At twenty-seven hours of audio or roughly 650 pages in print, this book is not for someone looking for a quick read.  Neither its heft nor its content will appeal to most readers.  However, those who love very introspective character studies and a large and varied cast of supporting personalities will find in this novel, if not a five star new love, at least a thought provoking and enjoyable read.

Tuesday, July 15, 2014

JOURNEY WITHOUT MAPS by Graham Greene (✰✰)

Off the top of my head I can only think of one other book that garnered a measly two stars from me, so you know I sincerely disliked this book.  Despite being a person who nearly always finishes a book once I start it, I was sorely tempted to drop this one many, many times.  The only reason I persevered with it was because the next book on my Africa list is Tim Butcher’s Chasing the Devil, which retraces Graham Greene’s journey through Liberia.  Butcher’s book has come highly recommended to me, so I didn’t want to drop both books, but the friend who recommended Chasing the Devil remarked that she wished she had read Greene’s book first.
The most irritating thing about Journey Without Maps was how negative Greene was about everything that he experienced.  I realize that travel through Africa is taxing both physically and mentally, but I felt that Greene exhibited a rather obnoxious inability to accept that when you choose to travel to certain corners of the globe life is not going to be as you knew it to be back home.  His journey was made during the waning days of British colonialism, and I often got the feeling that his views were perhaps colored by the attitudes of the time in which he lived.

Another major issue that I had with the book was the constant shifting from one topic to another.  Numerous times I would reread the preceding paragraphs, thinking that my mind must have wandered and caused me to miss a transition, only to discover that it was Greene’s mind doing the wandering, not mine.

To the author’s credit, there were stretches where the lovely, descriptive prose of Greene the novelist shone through.  Those were the places that saved me as I took months to slog through this relatively short travel narrative.  A couple of my favorite quotes:

“Their laughter and their happiness seemed the most courageous things in nature.  Love, it has been said, was invented in Europe by the troubadours, but it existed here without the trappings of civilization.”

“Once a beautiful little green snake moved across the path, upright, without hurry, bearing her bust proudly forward into the grasses like a hostess painted by Sargent, poisonous with gentility, a FabergĂ© jewel.”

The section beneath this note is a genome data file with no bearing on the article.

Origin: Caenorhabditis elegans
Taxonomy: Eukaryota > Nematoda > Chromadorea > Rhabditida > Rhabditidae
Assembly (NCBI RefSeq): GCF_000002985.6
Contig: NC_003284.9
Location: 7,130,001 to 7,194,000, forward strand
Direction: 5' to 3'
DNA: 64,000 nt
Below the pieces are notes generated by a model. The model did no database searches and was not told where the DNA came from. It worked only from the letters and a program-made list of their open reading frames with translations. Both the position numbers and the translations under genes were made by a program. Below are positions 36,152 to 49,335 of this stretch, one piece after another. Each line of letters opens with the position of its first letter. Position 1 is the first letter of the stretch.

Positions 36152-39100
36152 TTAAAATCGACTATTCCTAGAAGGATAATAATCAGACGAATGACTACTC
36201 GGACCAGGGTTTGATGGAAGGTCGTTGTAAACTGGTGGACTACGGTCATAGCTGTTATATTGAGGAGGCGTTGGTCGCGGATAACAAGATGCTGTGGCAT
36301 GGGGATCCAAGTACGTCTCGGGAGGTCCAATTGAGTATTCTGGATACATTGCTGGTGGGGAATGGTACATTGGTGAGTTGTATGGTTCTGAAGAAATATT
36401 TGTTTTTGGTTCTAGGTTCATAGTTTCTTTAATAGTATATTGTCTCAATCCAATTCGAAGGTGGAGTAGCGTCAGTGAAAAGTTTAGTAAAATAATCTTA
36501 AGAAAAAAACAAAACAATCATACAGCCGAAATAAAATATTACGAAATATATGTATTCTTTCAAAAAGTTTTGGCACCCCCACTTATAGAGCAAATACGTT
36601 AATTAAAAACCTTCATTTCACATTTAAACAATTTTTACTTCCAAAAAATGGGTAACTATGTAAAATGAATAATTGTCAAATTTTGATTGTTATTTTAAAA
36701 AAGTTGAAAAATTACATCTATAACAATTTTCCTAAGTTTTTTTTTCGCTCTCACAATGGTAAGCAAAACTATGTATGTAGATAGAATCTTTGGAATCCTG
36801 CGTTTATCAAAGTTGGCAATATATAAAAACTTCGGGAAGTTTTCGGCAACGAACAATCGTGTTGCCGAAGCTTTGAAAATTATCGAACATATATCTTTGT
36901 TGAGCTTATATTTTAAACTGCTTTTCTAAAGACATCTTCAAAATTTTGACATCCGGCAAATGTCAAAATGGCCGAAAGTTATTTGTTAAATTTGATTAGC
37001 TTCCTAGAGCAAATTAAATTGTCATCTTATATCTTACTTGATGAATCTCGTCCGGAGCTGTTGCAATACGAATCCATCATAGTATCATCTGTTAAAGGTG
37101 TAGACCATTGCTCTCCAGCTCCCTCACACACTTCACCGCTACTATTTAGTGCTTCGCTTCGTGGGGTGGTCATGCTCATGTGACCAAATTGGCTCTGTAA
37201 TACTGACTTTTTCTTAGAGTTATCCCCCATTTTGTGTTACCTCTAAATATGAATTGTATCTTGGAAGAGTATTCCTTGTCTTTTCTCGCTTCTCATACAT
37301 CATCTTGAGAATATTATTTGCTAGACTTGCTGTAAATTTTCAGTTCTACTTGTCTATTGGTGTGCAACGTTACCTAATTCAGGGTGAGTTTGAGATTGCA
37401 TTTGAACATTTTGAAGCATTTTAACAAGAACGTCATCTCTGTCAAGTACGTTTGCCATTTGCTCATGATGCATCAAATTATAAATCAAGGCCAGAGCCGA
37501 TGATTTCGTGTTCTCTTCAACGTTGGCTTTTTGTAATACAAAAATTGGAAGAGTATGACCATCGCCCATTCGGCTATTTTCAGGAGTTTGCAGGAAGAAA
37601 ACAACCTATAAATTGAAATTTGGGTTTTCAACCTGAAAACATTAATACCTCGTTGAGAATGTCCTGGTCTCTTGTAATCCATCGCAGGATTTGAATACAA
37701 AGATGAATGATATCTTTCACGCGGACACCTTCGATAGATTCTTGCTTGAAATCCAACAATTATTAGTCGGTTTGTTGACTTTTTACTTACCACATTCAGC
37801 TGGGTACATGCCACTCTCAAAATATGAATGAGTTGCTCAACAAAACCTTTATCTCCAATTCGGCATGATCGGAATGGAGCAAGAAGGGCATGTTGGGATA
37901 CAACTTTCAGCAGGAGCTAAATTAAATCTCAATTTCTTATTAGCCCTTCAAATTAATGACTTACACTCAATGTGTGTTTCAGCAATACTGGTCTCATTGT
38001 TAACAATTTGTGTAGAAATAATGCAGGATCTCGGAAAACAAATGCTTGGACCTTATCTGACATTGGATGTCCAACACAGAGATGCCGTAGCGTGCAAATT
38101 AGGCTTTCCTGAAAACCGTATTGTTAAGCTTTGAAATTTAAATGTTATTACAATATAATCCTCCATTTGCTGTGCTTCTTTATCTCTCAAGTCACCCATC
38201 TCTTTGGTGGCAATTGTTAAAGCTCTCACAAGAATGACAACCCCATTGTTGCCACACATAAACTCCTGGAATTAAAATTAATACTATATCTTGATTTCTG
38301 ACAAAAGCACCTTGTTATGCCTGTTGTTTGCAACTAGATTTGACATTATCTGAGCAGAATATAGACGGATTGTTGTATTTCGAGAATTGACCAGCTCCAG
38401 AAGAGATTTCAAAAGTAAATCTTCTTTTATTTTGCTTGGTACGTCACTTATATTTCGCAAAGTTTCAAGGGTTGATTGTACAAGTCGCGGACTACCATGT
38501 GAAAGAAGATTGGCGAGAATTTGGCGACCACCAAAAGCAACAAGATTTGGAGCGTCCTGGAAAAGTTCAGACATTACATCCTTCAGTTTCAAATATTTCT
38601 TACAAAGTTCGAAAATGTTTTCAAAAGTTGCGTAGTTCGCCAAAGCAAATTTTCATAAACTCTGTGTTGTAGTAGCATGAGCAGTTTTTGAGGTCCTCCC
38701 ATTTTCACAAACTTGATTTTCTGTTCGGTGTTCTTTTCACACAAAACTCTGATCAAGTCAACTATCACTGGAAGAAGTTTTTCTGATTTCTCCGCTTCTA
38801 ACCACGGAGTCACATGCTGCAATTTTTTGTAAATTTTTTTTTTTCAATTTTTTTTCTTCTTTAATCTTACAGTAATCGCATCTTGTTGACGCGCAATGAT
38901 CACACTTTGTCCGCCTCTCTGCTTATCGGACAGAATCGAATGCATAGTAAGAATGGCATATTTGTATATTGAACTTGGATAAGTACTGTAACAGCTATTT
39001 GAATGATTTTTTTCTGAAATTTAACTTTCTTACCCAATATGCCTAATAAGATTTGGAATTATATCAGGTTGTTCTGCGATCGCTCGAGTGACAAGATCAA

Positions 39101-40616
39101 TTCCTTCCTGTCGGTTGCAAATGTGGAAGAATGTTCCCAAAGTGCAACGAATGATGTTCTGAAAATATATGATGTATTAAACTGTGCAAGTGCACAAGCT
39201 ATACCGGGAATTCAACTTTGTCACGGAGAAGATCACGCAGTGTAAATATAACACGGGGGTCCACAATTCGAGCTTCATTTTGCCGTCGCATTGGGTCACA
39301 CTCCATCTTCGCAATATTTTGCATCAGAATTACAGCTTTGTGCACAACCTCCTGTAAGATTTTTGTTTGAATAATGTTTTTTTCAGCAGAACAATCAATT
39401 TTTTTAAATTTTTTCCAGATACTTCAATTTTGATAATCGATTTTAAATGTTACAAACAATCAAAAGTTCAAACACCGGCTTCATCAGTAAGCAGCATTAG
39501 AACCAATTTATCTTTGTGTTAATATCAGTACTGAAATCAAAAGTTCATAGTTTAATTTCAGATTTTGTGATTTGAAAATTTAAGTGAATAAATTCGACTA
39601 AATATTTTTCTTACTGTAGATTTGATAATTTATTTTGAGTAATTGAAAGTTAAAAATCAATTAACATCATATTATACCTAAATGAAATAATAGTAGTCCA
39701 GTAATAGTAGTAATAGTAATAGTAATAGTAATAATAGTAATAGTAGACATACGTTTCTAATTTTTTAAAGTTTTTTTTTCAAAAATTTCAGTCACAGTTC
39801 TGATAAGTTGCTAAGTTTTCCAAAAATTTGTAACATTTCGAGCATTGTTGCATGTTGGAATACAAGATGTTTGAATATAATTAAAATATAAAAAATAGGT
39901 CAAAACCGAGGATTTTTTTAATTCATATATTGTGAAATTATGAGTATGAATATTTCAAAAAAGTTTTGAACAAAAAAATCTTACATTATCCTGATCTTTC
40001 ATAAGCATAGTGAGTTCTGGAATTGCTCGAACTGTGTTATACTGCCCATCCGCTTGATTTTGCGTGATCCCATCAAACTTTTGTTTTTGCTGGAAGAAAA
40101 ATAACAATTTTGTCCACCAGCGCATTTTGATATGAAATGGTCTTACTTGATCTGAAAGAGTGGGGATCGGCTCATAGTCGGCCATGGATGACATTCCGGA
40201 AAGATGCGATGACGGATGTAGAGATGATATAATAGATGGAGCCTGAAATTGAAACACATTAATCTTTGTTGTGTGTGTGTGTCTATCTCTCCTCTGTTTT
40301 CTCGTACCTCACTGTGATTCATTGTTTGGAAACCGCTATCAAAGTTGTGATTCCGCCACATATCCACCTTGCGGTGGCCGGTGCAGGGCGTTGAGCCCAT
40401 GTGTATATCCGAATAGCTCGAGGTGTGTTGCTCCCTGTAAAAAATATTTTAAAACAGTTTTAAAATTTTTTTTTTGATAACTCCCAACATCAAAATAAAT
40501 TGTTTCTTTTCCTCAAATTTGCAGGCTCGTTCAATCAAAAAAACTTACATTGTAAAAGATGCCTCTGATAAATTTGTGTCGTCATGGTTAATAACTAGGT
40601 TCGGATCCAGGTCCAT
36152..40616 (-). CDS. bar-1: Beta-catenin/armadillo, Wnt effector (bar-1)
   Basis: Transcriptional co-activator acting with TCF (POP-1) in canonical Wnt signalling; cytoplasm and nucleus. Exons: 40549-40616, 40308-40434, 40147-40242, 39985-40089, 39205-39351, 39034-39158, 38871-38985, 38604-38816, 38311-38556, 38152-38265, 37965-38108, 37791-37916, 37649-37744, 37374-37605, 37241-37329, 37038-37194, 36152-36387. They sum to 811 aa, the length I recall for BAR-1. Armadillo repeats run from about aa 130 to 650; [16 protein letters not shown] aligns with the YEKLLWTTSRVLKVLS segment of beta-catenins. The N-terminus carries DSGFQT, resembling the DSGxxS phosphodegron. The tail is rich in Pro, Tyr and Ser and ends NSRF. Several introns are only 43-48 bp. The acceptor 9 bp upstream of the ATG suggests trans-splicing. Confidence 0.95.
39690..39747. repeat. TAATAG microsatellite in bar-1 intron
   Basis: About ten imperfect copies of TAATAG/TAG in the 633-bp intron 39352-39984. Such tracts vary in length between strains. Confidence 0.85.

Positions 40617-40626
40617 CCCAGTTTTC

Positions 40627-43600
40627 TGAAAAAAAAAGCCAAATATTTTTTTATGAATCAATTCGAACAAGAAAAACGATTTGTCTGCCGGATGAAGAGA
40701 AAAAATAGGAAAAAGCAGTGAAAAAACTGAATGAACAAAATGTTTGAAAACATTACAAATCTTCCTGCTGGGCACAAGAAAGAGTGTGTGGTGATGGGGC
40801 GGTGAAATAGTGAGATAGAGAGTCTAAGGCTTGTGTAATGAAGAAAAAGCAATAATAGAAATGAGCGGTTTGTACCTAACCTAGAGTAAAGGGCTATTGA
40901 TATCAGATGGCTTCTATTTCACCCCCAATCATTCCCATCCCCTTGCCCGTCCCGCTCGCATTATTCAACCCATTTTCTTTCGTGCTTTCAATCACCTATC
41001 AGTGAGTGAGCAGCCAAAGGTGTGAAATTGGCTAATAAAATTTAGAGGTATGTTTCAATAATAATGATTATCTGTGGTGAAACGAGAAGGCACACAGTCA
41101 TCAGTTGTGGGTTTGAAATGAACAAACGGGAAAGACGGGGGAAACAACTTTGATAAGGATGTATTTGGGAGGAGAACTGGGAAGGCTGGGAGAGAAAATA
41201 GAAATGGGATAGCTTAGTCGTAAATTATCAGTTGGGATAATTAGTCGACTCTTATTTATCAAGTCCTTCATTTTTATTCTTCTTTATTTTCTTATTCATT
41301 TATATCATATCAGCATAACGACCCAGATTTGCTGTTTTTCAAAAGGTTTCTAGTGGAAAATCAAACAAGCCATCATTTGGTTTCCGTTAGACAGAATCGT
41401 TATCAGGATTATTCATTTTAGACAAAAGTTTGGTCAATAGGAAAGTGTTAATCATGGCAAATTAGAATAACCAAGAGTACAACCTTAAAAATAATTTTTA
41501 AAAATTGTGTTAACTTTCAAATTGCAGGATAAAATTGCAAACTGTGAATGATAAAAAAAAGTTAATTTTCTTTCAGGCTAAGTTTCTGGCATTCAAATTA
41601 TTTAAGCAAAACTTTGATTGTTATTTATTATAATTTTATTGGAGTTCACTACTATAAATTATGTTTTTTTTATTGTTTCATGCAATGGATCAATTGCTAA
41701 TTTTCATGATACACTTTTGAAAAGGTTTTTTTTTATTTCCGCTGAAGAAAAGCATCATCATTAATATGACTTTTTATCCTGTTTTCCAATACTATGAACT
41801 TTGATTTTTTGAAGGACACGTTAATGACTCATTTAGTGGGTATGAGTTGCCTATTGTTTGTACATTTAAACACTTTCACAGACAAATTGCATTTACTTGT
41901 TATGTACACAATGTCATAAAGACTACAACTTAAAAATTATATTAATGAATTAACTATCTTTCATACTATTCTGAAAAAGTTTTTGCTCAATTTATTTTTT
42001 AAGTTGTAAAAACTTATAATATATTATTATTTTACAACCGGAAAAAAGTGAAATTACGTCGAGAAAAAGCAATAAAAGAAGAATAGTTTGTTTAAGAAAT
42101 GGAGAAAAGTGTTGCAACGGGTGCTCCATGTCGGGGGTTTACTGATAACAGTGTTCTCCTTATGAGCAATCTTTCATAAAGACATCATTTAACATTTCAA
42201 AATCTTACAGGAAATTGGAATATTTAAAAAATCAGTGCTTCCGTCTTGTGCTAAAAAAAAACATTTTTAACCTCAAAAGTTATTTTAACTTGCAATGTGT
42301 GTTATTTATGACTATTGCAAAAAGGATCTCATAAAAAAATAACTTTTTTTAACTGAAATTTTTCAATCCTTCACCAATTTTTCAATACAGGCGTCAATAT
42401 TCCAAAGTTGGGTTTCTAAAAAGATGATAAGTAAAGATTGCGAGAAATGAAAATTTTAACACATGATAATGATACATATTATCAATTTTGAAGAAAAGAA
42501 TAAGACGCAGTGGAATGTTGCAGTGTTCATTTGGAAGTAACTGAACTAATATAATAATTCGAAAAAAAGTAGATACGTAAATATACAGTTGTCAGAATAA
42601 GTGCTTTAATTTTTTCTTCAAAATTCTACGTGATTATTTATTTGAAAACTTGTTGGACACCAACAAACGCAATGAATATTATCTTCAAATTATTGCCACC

Quite a bit of African culture is conveyed, but between the wandering style and the disdainful tone, it is a serious challenge to enjoy those tidbits of trivia and knowledge that would normally make such a travel log enjoyable.

There are very few people for whom I would recommend this book.  If you have an amazingly unsquelchable interest in colonialist attitudes or an unshakeable love of the minutia of African daily life and politics, then it might be worth a go.

Sunday, July 6, 2014

SALT: A WORLD HISTORY by Mark Kurlansky (✰✰✰✰)

This was one of those books that ended up on my To-Be-Read list (known as a TBR list in reader parlance) on a complete whim.  More than likely I read an intriguing review of it when my online reading group, Play Book Tag on Shelfari, had “Food” as the monthly tag from which members were to choose a read that month.  I then noticed it available on Overdrive, and it seemed fated.

Ill-fated according to my children, who could not understand why anyone would write a whole dang book about salt in the first place, and moreover, why they had to be subjected to it every time they came into the kitchen, their sister’s room, or a vehicle I happened to be driving.  One night my husband came home from work and the first thing out of our youngest’s mouth was, “Mom is stiiiilll listening to that salt book!”  More than once, however, I did catch my middle son actually paying attention.  I swear I heard him utter a “Huh!” at one point.  The book is a trivia lover’s dream; you will learn something new every time you read or listen, I guarantee it.  Sneaky how I educate my children, no?

In tracing this one element in its many forms, Kurlansky paints a cultural, economic, and political history, seamlessly flowing through chronology and geography from ancient times through the modern era.  One of the things that I loved is that the book is not just Euro-centric; the history is truly global.  Even those events with which the reader is likely quite familiar, such as the American Revolution, will unfold in a totally new fashion when seen from the perspective of these tiny little grains.

Food history is also explored, with the author sharing countless recipes from cookbooks contemporary to the time and place being discussed.  Honestly, food history does not exactly get my intellectual juices jazzed, but the tidbits shared were relevant, entertaining, and brief.

Kurlansky is not the most narrative of nonfiction writers, but he has a gift for story telling, and that takes what could be dry recitation of what is clearly an awesome feat of research and brings it to life.  Narrator Scott Brick’s natural tone and cadence were boring and slow, and I almost abandoned the endeavor but decided to try it at 1.25 speed.  Speeding up the pace of an audio not only picks up the pace (sometimes there is a downside and parts seem to be channelling the Chipmunks--not so with this audio, though), it also imbues a subtle change in the timbre of the reader’s voice.  Both elements worked advantageously in this case, creating a near perfect listening experience.  Although audio is not my favorite format for nonfiction, I absolutely recommend this one.